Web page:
I am not bothered or unsettled by the MTV VMA performances or what they may or may not say about the state of culture. And least of all I’m not bothered by the Google trending elephant in the room. This post isn’t about the particular VMA performance that blew up the social interwebs Sunday. Instead, it is about the gullible, shallow assessments of something we all—as consumers, marketing professionals, designers and generally sophisticated and sentient beings—should be more aware of: that anything connected to or representative of culture is complex and encoded with multiple layers of meaning. The VMAs, like many cultural activities, are spectacles and unearth a wide spectrum of emotions. They make you feel something, for better or worse; attraction or aversion, allegiance or avoidance, appreciation or appall. The VMAs are also designed to serve as entertainment. All of the performances were designed, truly conceptualized and constructed, to cause a reaction. Inevitably some were better executed than others. To place sole ownership of the performance squarely on the performer is short-sighted, and frankly quaint, given what is known about the level of planning, design and marketing that goes into displays like this. As marketers, designers and social commenters, we, of all people, should be sensitive to products (including people as products) and experiences that are coded with multiple layers of meaning and references. Read More
As the height of summer travel draws to a close, Powerhouse is tracking the acceleration of Nomadic Expertise. This cultural trend is led by talented individuals who are more transient than fixed and poses a look into an emerging skill market that acts as a consumer bell weather, predicting the ebbs and flows of social and economic progress. Additionally, this shift points toward identity-entrepreneurship (the practice of managing your identity like a business) and a growing work force that values social and financial autonomy. Read on to see how organizations both big and small can compete with these empowered skill-sharers and become more synchronized with consumer and market changes. Read More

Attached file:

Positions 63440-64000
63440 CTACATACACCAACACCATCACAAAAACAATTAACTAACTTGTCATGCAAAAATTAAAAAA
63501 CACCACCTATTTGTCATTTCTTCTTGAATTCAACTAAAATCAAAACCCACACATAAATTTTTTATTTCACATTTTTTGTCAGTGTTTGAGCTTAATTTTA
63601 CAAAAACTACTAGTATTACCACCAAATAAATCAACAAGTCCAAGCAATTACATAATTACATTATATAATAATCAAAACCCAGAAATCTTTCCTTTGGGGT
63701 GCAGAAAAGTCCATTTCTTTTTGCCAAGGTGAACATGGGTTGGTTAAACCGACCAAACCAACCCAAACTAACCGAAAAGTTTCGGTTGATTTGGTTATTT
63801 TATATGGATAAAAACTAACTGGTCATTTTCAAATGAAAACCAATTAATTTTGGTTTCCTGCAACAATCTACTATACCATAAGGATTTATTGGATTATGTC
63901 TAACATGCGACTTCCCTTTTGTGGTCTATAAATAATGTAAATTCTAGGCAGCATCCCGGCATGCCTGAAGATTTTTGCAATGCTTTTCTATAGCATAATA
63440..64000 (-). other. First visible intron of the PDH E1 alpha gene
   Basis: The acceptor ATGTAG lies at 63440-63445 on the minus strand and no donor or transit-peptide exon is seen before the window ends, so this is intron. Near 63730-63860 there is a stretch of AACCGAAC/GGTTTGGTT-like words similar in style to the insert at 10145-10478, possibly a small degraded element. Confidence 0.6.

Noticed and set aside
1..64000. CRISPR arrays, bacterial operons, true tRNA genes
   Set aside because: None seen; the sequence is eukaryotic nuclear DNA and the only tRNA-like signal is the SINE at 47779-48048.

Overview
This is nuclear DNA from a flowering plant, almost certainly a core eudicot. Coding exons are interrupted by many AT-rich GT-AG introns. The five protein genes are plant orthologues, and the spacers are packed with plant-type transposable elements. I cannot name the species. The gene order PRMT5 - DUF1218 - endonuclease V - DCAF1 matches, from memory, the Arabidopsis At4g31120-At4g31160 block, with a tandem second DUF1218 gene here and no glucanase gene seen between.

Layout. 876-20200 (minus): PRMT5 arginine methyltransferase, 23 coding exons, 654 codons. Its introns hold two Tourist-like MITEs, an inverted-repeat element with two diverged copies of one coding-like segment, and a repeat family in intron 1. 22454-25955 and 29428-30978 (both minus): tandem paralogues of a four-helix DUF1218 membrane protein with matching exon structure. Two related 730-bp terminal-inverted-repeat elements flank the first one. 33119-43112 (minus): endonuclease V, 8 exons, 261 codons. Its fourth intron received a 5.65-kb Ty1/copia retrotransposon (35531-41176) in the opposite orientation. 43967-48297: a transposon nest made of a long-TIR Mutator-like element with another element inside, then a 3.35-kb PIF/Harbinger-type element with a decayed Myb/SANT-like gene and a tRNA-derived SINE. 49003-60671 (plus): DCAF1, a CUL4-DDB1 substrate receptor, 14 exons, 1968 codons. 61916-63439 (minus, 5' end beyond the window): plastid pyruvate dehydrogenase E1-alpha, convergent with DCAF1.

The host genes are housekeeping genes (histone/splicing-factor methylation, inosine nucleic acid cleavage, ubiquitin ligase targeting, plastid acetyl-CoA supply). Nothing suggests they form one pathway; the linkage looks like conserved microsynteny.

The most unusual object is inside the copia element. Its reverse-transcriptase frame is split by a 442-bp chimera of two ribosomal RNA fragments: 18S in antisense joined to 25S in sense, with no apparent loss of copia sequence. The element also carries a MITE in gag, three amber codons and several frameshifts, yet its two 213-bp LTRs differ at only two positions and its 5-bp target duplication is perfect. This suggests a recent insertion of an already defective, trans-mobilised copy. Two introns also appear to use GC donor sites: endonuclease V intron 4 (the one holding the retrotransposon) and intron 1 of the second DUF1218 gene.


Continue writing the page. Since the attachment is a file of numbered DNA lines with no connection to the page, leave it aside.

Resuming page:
This month, Powerhouse is investigating Data Detritus and exploring the rapidly growing factions who are monitoring and mapping residual information in efforts to illuminate the intersection of digital and analog cultures. Fueled by our ability to process massive amounts of information with complex analytics, this trend focuses those with the ability to not only mine but make data-minutia meaningful. For better and worse, pointing toward the potential of “opt-out” no longer being an option. Read More
We left the shop at 4 a.m., easing the RV onto the interstate in the dark and headed south. With our poster tubes, prints and a piñata in tow, we were officially Bonnaroo bound.
For seven years we’ve made the flatstock festival rounds, slangin’ prints and merch at music fests like SXSW, Bonnaroo, Forecastle, Bunbury, Pitchfork and MidPoint Music Festival. We travel to these events not only to sell our wares, but to stay in tune with and immersed in a music scene that is distilled in its purest form in these highly charged environments. Read More
Powerhouse was lucky enough to attend and meet artist Ryan Wolfe at his recent artist lecture at Cincinnati’s 21c Museum Hotel. Wolfe’s work is shown around the world and explores multi-disciplinary methods that bring digital experiences to a visceral reality. Read on for insights on how designers, artists and cross functional teams can be inspired by interaction, juxtaposition, evolution and virtuous circle. Read More